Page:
Haridas House - Sankranti Theme - Kondapalli Bommalu

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History suggests that the Haridasu tradition began as part of the Bhakti movement,in an attempt to remind the general public of the glory of Sree VIshnu. Haridasu carry an Akshaya patra on their head.They carry chidatalu in one hand and Tambura in other,tie anklets to their feet and roam streets chanting “Harilo Ranga Hari”. The significant aspect of Haridasu is that he never stops and asks for alms or charity. He doesnot look back even if there is any kind of danger. In fact he doesnot speak at all, only sings eulogies of Lord.The Kondapalli artisan depicts the Haridasu bent down on one knee as the woman pours alms into the Akshaya Patra which he wears as headgear.

 

  • Handmade by Kondapalli Artist
  • Sourced directly from artisans of village
  • Light-weight wooden toys
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  • Disclaimer: Since each toy is handmade and unique, no two toys are perfectly identical. Colours may differ according to the product.

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The Haridasu in colourful attire with garlands and accessories is compared to sage Naradha, the eternal and most dedicated devotee of lord Vishnu. Hailing from the sect of Vaishnavas,these devotees roam in the streets daily chanting the name of the lord throughout the month preceding Sankranti.

History suggests that the Haridasu tradition began as part of the Bhakti movement,in an attempt to remind the general public of the glory of Sree VIshnu. Haridasu carry an Akshaya patra on their head.They carry chidatalu in one hand and Tambura in other,tie anklets to their feet and roam streets chanting “Harilo Ranga Hari”. The significant aspect of Haridasu is that he never stops and asks for alms or charity. He doesnot look back even if there is any kind of danger. In fact he doesnot speak at all, only sings eulogies of Lord.The Kondapalli artisan depicts the Haridasu bent down on one knee as the woman pours alms into the Akshaya Patra which he wears as headgear. She listens to the songs of praise and mythology sung by the Haridasu and acknowledges his call for charity by filling the platter on his head with rice, grain or money. Due to the cultural context of this toy, it makes appearances in the Bommala Koluvu, a gathering of Kondapalli artefacts that mark the season of Sankranti in South India.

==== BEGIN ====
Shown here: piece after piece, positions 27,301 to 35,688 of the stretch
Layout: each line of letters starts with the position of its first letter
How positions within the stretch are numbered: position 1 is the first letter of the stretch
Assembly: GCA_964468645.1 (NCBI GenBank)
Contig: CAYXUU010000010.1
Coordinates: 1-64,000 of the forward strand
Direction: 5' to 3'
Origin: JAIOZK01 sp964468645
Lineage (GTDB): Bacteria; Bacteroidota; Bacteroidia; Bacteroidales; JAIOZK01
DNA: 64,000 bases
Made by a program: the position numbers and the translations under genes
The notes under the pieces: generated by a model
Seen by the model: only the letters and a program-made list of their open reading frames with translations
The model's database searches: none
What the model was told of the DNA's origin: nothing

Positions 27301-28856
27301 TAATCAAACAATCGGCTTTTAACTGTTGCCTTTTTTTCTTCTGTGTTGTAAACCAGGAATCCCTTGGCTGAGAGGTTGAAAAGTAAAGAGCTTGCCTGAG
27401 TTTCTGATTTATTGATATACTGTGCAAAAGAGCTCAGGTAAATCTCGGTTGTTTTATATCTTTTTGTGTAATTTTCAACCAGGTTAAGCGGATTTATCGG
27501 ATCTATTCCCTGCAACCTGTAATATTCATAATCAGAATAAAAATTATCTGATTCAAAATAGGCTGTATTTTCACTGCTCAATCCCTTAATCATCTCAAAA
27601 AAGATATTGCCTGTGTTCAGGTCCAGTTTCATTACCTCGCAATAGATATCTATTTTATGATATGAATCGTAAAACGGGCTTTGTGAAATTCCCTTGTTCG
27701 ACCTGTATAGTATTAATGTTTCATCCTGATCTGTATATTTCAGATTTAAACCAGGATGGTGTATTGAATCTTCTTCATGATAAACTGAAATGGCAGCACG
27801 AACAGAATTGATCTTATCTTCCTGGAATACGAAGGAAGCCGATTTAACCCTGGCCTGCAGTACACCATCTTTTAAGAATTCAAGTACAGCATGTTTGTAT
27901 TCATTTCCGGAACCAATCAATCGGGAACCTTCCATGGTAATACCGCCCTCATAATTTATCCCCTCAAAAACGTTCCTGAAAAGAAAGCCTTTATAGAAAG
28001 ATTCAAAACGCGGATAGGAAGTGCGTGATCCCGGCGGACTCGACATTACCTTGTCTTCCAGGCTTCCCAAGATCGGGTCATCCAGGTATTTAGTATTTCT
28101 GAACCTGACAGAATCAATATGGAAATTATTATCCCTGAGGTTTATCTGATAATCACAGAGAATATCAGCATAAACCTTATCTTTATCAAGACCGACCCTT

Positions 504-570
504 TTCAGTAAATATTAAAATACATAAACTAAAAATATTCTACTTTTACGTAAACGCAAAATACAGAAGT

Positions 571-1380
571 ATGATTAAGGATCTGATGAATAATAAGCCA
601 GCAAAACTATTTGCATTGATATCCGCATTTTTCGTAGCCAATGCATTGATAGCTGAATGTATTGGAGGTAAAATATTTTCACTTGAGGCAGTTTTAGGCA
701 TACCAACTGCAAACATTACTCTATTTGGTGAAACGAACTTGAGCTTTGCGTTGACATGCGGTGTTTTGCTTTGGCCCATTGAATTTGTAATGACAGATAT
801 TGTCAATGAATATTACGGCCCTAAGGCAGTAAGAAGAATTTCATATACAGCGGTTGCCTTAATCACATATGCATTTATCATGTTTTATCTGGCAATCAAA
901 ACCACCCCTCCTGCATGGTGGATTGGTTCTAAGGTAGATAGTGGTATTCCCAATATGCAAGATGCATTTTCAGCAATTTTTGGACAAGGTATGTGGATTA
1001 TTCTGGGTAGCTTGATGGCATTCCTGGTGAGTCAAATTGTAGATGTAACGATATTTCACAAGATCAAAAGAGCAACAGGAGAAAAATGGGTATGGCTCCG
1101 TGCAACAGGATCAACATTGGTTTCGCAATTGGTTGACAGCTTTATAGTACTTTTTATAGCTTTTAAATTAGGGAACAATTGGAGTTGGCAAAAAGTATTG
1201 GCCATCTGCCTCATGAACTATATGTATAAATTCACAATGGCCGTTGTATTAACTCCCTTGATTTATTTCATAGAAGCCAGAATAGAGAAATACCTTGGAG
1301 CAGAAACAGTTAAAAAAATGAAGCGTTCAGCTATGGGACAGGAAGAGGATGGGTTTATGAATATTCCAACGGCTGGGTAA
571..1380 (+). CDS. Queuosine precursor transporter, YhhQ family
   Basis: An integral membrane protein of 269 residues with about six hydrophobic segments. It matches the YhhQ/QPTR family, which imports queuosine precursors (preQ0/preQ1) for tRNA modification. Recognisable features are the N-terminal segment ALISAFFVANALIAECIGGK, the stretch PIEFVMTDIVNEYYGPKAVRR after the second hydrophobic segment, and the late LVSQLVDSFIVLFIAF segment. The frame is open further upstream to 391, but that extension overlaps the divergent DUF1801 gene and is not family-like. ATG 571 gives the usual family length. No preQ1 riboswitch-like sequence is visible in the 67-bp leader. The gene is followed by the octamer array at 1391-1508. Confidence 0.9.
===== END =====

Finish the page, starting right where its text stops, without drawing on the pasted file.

Contrary to the popular belief that haridasulu are beggars, they are devoted to a unique cause, a cause to revive the name of the lord and remind the layman of the grace of the Almighty. Along with the name of the lord, they also remind one and all to share and donate at least a handful of grains with other.So this Sankranti, make it a point to mark the festival by celebrating along with a Haridasu.